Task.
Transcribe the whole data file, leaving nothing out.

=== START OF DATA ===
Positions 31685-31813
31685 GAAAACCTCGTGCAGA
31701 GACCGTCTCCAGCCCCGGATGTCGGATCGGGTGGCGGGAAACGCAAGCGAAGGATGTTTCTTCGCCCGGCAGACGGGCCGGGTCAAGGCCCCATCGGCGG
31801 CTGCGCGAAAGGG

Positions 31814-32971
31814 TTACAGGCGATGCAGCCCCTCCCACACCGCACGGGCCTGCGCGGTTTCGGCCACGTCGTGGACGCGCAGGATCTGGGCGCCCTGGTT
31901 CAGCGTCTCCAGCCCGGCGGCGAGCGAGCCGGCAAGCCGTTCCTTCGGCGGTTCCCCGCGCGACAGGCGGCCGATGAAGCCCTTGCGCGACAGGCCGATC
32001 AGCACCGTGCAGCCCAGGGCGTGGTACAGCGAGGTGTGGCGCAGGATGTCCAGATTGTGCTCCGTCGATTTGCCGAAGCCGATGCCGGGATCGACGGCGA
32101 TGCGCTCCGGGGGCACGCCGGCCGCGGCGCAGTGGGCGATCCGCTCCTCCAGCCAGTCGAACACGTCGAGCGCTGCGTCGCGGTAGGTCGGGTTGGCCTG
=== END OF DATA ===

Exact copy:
Positions 31685-31813
31685 GAAAACCTCGTGCAGA
31701 GACCGTCTCCAGCCCCGGATGTCGGATCGGGTGGCGGGAAACGCAAGCGAAGGATGTTTCTTCGCCCGGCAGACGGGCCGGGTCAAGGCCCCATCGGCGG
31801 CTGCGCGAAAGGG

Positions 31814-32971
31814 TTACAGGCGATGCAGCCCCTCCCACACCGCACGGGCCTGCGCGGTTTCGGCCACGTCGTGGACGCGCAGGATCTGGGCGCCCTGGTT
31901 CAGCGTCTCCAGCCCGGCGGCGAGCGAGCCGGCAAGCCGTTCCTTCGGCGGTTCCCCGCGCGACAGGCGGCCGATGAAGCCCTTGCGCGACAGGCCGATC
32001 AGCACCGTGCAGCCCAGGGCGTGGTACAGCGAGGTGTGGCGCAGGATGTCCAGATTGTGCTCCGTCGATTTGCCGAAGCCGATGCCGGGATCGACGGCGA
32101 TGCGCTCCGGGGGCACGCCGGCCGCGGCGCAGTGGGCGATCCGCTCCTCCAGCCAGTCGAACACGTCGAGCGCTGCGTCGCGGTAGGTCGGGTTGGCCTG